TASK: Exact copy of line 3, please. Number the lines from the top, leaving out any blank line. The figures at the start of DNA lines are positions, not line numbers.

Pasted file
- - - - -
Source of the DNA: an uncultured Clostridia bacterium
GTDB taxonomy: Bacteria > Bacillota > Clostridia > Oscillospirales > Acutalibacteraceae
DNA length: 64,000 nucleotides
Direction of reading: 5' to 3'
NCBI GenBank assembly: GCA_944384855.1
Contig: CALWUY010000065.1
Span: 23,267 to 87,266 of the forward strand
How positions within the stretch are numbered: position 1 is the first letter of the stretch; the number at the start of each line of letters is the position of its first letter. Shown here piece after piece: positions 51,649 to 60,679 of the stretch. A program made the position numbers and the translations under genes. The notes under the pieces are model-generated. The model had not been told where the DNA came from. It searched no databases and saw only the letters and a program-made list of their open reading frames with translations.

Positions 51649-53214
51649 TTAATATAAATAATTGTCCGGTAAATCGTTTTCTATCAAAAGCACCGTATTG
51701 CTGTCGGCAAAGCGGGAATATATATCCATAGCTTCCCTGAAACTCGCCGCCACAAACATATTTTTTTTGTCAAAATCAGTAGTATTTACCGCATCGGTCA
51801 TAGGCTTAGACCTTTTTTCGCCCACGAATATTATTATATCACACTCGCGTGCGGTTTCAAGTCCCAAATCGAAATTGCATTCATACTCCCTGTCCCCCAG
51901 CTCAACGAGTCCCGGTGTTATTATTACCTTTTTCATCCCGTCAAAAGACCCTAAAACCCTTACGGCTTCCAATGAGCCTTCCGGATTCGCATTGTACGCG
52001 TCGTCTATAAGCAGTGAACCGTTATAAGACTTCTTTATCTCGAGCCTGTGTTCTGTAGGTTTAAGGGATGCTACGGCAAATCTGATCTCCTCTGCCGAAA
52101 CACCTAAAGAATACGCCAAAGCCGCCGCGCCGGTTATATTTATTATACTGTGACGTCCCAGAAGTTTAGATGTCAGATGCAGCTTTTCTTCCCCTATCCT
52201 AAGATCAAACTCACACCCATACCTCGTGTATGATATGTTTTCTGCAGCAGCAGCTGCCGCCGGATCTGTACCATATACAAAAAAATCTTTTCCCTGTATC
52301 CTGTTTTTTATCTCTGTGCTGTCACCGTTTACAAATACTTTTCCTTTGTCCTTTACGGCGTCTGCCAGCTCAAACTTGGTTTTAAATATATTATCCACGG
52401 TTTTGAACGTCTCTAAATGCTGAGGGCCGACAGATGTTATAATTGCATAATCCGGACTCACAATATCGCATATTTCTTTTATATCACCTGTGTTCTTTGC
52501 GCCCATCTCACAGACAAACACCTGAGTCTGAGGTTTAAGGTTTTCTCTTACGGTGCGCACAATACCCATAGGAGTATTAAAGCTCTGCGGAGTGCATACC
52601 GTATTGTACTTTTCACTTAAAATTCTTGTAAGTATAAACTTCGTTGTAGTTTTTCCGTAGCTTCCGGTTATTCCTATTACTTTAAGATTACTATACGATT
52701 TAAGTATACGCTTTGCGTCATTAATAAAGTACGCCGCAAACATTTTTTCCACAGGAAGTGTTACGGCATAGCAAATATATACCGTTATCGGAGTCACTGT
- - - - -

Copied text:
DNA length: 64,000 nucleotides